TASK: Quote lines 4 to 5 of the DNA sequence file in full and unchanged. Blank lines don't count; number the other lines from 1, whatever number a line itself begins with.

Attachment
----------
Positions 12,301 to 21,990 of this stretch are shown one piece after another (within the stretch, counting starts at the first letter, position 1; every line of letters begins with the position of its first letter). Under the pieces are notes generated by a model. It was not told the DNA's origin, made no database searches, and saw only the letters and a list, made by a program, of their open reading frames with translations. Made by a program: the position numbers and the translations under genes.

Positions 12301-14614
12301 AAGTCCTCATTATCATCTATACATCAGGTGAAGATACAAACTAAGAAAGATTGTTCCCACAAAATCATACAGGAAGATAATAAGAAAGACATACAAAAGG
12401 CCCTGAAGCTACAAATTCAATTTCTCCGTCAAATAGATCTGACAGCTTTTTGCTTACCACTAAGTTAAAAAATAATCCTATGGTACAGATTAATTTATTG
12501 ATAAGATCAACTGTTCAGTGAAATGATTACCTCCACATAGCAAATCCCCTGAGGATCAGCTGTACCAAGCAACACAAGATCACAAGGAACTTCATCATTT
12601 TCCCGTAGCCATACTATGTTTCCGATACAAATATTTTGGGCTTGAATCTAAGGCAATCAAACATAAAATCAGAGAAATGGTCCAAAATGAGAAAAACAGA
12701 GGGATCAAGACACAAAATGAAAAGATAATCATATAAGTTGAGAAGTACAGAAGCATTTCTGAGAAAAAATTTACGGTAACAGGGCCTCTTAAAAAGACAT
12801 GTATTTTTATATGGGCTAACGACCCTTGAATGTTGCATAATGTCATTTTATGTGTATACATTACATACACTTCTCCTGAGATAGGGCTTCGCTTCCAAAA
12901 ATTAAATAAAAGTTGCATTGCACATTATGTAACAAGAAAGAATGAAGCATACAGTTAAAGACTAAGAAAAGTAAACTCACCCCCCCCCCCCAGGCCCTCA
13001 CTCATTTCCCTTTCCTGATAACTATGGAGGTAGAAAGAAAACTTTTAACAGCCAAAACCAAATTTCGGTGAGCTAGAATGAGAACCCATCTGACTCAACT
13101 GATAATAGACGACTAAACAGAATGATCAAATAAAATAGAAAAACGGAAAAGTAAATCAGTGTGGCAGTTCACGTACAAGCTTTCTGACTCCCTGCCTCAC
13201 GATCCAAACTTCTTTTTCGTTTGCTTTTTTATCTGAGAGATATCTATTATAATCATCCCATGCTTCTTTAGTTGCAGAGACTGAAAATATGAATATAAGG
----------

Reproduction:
12401 CCCTGAAGCTACAAATTCAATTTCTCCGTCAAATAGATCTGACAGCTTTTTGCTTACCACTAAGTTAAAAAATAATCCTATGGTACAGATTAATTTATTG
12501 ATAAGATCAACTGTTCAGTGAAATGATTACCTCCACATAGCAAATCCCCTGAGGATCAGCTGTACCAAGCAACACAAGATCACAAGGAACTTCATCATTT